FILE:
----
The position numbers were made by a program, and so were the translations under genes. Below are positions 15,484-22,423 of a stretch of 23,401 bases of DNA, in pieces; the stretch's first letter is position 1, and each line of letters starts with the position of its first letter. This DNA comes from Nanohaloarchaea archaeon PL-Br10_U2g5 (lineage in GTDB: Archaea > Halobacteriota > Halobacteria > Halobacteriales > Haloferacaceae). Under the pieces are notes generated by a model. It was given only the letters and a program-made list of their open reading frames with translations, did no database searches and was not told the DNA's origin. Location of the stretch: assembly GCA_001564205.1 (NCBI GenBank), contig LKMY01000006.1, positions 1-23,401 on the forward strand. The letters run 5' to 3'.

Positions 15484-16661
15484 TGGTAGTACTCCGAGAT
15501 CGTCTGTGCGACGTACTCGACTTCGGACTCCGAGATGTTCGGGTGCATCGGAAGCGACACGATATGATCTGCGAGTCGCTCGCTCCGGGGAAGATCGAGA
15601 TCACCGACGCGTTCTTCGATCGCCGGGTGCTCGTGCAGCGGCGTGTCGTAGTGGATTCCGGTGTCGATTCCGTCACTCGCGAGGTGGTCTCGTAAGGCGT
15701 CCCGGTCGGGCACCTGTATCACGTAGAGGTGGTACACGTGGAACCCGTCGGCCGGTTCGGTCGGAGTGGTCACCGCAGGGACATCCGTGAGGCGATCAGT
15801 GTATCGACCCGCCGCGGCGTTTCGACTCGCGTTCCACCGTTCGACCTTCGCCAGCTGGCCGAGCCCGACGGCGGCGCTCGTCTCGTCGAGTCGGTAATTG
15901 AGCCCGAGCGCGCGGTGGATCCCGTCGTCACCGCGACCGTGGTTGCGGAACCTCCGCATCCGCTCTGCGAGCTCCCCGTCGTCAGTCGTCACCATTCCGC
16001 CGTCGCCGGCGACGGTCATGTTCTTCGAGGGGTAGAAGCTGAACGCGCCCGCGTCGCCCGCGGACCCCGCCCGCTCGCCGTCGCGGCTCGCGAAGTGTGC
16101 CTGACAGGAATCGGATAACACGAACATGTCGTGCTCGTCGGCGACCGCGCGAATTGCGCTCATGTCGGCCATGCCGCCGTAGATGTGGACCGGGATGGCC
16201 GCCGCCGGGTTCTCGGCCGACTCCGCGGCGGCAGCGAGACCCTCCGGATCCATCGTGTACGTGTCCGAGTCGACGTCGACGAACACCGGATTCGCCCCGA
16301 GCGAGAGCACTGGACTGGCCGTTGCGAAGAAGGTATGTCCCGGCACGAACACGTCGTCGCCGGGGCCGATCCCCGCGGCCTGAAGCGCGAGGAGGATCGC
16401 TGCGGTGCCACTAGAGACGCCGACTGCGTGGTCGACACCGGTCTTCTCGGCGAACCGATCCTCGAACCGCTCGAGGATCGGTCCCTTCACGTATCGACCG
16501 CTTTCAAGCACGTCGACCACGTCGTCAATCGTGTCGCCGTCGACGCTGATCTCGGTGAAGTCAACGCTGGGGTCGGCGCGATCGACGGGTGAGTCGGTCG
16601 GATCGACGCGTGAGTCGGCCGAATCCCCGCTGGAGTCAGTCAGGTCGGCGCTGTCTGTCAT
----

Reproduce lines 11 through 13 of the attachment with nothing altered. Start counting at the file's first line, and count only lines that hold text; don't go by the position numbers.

16201 GCCGCCGGGTTCTCGGCCGACTCCGCGGCGGCAGCGAGACCCTCCGGATCCATCGTGTACGTGTCCGAGTCGACGTCGACGAACACCGGATTCGCCCCGA
16301 GCGAGAGCACTGGACTGGCCGTTGCGAAGAAGGTATGTCCCGGCACGAACACGTCGTCGCCGGGGCCGATCCCCGCGGCCTGAAGCGCGAGGAGGATCGC
16401 TGCGGTGCCACTAGAGACGCCGACTGCGTGGTCGACACCGGTCTTCTCGGCGAACCGATCCTCGAACCGCTCGAGGATCGGTCCCTTCACGTATCGACCG